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Teachers strike tomorrow

Written By: - Date published: 1:42 pm, September 14th, 2010 - 13 comments
Categories: education, employment, Unions, wages - Tags: ,

Members of the PPTA (Post Primary Teachers Association) will be going on strike tomorrow and I wanted to share the reasons why we are striking. Below are the things we are fighting for and why we are fight for them.

The Ministry of Education has rejected them all.

  1. We believe that as a country we must invest in our children’s education: Our claim looks beyond the recession and asks the Government to invest for the long term.
  2. We believe schools should be places of safe and effective teaching and learning:
    • Research on class size shows significant positive effects of smaller class size. We worry about health and safety, behaviour and the limitations on practical work and teaching methods that come with large classes.
    • We want schools resourced so classes can be limited to 30 students. In addition, we want classes in hazardous situations to have no more than 24 students to keep them safe.
  3. We believe that all of our schools should be able to appoint and retain well qualified and trained graduates: We want teaching to be a first choice career.
    • New Zealand teachers are sought after internationally for their success with students and hundreds go to teach overseas each year. Despite the recession, one in 10 secondary teaching jobs advertised in the first term of this year were not filled.
    • Salary rates set now will determine whether our schools are left short of teachers as the economy recovers. We think that an increase of 4% balances the long term needs of schools with the temporary economic position. It is also within the range of recent teacher pay increases in comparable overseas countries.
  4. We believe that the students should have the benefit of teachers who are up to date: We ask the Government to invest in professional development so that we can improve outcomes for students. We seek the inclusion of good professional learning guidelines in our agreement.
  5. We believe that teachers should get a fair go: We are very lucky at many of our schools – our laptops and annual flu vaccinations are funded by the school. Others are not so fortunate. We are asking that all schools pay the lease on the laptops that are provided to teachers for their work-related duties and fund annual flu vaccinations for teachers.

13 comments on “Teachers strike tomorrow ”

  1. ABC 1

    Do you have a copy of why they were rejected or were they rejected without explanation?

    • Crumble 1.1

      They said that it was not in the financial envelope to address these issues and professional matters should not be in the STCA.

      • ABC 1.1.1

        There is always a shortage of money, even when there is enough, but I think the ministry might have crossed the line of good faith in rejecting requests based on philosophical differences. Whether something should or shouldn’t be in the STCA is secondary to the fact that professional matters are addressed in the STCA. No doubt it’s more complicated.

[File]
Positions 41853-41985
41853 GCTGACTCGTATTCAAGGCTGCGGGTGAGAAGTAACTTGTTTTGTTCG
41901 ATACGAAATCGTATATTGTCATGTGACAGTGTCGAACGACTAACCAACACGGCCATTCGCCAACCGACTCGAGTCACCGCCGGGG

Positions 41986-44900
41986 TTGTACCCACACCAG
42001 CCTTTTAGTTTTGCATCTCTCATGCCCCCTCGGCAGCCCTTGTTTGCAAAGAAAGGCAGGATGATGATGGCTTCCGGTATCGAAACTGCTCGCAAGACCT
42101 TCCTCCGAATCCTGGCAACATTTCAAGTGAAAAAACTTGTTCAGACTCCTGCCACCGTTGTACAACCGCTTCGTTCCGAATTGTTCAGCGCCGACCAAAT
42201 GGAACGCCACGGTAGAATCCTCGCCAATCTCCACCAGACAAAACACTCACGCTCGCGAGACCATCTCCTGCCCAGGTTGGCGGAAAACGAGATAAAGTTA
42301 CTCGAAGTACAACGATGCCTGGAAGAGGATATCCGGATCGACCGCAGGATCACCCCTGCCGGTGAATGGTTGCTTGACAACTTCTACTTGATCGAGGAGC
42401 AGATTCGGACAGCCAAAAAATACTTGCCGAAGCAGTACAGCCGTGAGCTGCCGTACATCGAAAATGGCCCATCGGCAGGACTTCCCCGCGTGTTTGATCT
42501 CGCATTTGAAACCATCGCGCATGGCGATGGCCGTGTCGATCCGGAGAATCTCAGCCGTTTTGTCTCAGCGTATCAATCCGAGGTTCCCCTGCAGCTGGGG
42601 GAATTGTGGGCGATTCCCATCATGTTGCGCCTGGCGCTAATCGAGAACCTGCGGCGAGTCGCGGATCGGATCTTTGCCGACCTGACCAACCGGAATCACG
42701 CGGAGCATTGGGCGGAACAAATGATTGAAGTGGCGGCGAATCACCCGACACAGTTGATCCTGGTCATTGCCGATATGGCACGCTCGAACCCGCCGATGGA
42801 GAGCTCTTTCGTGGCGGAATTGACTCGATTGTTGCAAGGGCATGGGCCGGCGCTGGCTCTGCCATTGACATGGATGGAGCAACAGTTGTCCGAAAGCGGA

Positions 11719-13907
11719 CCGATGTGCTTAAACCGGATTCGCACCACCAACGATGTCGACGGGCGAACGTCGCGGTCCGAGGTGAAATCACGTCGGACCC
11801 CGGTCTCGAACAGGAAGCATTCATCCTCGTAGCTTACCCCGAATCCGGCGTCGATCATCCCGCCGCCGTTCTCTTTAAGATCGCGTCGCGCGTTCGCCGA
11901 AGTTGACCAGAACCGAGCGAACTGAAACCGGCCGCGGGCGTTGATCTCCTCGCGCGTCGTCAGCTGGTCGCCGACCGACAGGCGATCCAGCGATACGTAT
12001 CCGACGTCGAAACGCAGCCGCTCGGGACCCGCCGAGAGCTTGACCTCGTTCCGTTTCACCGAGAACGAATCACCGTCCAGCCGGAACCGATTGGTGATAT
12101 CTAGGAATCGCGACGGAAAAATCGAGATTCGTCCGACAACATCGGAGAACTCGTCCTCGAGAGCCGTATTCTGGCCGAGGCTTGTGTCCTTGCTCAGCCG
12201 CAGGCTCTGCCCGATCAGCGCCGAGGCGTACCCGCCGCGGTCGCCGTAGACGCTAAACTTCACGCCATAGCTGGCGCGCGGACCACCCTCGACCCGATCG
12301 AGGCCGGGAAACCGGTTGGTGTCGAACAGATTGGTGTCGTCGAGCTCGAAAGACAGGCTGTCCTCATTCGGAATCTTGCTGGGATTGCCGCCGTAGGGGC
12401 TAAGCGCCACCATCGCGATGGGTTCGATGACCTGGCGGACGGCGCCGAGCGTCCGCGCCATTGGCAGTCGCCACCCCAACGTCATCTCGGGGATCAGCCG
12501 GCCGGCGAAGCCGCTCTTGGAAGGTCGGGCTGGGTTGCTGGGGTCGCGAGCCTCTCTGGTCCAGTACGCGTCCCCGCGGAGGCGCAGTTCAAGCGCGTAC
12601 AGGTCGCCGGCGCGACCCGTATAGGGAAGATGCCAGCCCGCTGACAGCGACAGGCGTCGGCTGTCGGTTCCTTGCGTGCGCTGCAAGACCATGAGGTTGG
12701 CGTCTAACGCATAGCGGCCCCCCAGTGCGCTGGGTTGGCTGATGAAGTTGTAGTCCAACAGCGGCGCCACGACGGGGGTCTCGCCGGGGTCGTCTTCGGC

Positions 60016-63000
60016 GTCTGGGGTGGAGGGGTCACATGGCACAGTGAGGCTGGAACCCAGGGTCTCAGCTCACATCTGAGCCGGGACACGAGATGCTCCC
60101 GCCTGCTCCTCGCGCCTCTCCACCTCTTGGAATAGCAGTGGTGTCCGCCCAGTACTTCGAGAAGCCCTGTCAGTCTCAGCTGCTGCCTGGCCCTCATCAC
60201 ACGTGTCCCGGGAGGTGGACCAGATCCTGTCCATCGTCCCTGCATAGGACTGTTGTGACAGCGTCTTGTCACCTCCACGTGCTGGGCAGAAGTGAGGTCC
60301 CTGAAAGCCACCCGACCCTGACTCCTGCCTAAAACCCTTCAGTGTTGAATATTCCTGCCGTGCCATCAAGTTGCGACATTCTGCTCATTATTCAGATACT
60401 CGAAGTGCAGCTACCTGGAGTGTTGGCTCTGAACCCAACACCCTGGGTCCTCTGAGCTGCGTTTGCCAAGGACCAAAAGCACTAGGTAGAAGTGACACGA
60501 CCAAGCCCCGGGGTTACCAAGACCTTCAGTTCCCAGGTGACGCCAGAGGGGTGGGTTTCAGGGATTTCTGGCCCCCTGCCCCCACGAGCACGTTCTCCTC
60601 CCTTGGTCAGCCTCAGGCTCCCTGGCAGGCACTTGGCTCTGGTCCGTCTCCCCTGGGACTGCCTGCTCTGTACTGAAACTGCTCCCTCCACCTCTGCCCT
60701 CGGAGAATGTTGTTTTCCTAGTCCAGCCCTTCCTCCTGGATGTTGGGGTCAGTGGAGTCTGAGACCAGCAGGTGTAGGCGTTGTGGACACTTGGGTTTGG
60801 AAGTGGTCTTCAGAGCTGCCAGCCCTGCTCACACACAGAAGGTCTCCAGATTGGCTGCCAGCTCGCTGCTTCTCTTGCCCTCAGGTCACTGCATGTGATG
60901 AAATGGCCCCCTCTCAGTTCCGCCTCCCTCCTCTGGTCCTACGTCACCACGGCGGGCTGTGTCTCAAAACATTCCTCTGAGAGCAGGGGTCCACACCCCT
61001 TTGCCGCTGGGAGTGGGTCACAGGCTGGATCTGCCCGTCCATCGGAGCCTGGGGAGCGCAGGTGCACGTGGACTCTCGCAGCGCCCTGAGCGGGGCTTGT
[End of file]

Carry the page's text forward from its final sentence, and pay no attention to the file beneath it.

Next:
2. Bored 2

    I cant help thinking that the teachers union needs to be more militant on the issue of conditions. I read their document and agree that class sizes and teachers hours need addressing. The easiest way to do this would be to do what any old fashioned union does and set limits, work to rule. For example if a teacher found a 31rst child in the class, just stop. Walk out. If you do more than 40 hours per week, stop, just dont do more.

    I expect this will draw howls of “its irresponsible. We cant act like that because we are professionals”. AKA reliable mugs.

    • Green Tea 2.1

      ‘Modern’ unions don’t do militant – they prefer facebook or youtube ‘campaigns’ and attending government talk-fests.

    • 123 2.2

      And have you thought at all what the children in these classes feel.
      If the teacher was to walk out in the middle of a lesson, just because they had one extra student in the class, this would affect on the pupils learning, escpecially senior students with NCEA.
      I doubt the parents would be impressed with this sort of behaviour either.

      Also, if a teacher had not finished marking work, but had done 40 hours and stopped, the students would not be happy in having to what in test results. Neither would the parents.

      I think teachers are being extremely unfair and immature in striking, for trivial things, in a bad economical time when they know perfectly well the country can not afford these expenses right now, and right before NCEA exams.

  3. millsy 3

    This might backfire on the PPTA and see rather nasty stuff being brought in incluiding (but not limited to) bulk funding, performance pay, privatisation, etc and so on.

    • NickS 3.1

      Which will likely back-fire on National, as the PPTA would likely educate parents who don’t remember the issues bulk funding caused in the 90’s, nor don’t pay attention to teh literature about the potential negative impacts on the children. Which isn’t going to look good come election time.

      • Tigger 3.1.1

        I’m thinking that most parents with good teachers – and there are a lot of excellent teachers in our schools, will be wondering why the govt could bail out SCF but can’t seem to find a micron of extra cash for this…I certainly am.

    • tea 3.2

      Also don’t vote against National in case they suspend your right to vote…..

  4. Swampy 4

    Laptops are a privilege, not a right – and they can be used for private use, so it is very reasonable to ask for a contribution to the cost of what is an extremely generous arrangement, full use of a $1500 laptop for $250 a year, with full insurance cover etc.

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